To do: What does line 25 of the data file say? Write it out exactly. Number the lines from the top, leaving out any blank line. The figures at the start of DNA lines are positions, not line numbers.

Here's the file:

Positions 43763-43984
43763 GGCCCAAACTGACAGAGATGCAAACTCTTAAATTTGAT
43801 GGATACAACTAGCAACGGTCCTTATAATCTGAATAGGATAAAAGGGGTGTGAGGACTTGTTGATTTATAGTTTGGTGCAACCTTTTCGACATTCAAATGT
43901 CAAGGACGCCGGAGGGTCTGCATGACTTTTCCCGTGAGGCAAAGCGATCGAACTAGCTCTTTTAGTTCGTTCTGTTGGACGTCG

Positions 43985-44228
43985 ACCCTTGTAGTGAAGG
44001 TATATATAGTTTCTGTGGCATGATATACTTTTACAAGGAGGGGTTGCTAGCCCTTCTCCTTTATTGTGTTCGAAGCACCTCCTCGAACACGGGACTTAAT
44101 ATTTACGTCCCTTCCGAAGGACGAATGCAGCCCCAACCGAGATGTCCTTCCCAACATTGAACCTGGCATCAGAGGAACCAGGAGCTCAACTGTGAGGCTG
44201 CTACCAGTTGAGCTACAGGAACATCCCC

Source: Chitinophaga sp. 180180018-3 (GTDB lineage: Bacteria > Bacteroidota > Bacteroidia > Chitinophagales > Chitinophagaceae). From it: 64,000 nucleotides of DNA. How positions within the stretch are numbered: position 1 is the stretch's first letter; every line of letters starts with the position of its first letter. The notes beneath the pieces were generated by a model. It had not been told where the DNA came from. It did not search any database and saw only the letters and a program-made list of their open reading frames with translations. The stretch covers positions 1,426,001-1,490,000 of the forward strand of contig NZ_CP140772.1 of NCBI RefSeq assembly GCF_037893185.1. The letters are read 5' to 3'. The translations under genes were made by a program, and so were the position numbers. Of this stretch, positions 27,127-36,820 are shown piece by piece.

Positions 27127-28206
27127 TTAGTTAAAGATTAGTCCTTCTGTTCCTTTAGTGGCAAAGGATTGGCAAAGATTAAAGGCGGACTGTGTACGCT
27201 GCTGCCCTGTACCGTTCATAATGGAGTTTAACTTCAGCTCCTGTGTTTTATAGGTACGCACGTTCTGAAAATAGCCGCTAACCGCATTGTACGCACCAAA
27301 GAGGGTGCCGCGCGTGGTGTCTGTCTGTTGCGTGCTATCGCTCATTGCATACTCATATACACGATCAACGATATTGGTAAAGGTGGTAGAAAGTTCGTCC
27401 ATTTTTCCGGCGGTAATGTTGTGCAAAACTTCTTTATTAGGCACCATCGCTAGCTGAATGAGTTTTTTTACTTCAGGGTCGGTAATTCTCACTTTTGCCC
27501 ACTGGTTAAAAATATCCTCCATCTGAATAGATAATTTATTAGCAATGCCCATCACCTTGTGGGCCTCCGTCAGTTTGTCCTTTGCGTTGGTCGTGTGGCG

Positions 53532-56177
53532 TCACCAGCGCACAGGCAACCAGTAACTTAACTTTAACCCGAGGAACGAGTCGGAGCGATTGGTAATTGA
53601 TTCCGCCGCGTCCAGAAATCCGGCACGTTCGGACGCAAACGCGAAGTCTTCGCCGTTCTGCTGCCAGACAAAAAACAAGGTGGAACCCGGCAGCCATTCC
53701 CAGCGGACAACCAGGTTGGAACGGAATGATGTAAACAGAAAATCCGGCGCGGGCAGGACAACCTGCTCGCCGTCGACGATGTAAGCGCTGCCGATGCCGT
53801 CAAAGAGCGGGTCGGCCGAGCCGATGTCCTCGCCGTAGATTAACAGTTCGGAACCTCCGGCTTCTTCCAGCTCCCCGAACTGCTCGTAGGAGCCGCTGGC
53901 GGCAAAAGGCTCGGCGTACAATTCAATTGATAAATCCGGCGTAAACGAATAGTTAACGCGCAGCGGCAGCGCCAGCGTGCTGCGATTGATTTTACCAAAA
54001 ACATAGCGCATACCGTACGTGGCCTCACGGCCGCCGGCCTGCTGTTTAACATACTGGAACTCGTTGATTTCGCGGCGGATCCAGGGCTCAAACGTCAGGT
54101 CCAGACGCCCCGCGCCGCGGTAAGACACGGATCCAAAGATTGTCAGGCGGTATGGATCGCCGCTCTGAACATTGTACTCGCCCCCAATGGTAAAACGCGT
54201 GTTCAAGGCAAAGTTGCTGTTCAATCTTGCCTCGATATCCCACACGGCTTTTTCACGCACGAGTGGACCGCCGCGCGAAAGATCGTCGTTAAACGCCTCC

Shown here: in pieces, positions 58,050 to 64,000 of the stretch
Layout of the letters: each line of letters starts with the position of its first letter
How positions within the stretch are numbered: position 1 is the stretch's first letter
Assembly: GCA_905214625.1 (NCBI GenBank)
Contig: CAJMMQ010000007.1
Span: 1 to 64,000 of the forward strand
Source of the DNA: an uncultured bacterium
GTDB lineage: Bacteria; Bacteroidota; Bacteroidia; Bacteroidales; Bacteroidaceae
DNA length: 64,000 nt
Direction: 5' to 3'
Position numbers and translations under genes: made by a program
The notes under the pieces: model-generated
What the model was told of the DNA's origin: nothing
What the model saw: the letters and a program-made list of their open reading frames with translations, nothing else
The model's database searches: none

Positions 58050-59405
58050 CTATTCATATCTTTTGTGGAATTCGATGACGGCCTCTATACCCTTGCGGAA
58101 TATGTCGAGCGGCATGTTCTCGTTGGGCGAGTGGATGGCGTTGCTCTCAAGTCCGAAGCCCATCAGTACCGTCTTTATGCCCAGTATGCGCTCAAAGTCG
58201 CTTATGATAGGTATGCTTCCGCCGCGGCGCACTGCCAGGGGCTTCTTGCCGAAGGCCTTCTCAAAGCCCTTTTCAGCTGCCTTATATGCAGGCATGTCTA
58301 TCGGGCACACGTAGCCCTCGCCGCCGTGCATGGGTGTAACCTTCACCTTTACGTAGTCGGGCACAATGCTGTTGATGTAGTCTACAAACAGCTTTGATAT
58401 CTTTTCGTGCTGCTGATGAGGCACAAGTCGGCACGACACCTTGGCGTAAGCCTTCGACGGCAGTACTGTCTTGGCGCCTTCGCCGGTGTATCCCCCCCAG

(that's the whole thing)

54201 GTTCAAGGCAAAGTTGCTGTTCAATCTTGCCTCGATATCCCACACGGCTTTTTCACGCACGAGTGGACCGCCGCGCGAAAGATCGTCGTTAAACGCCTCC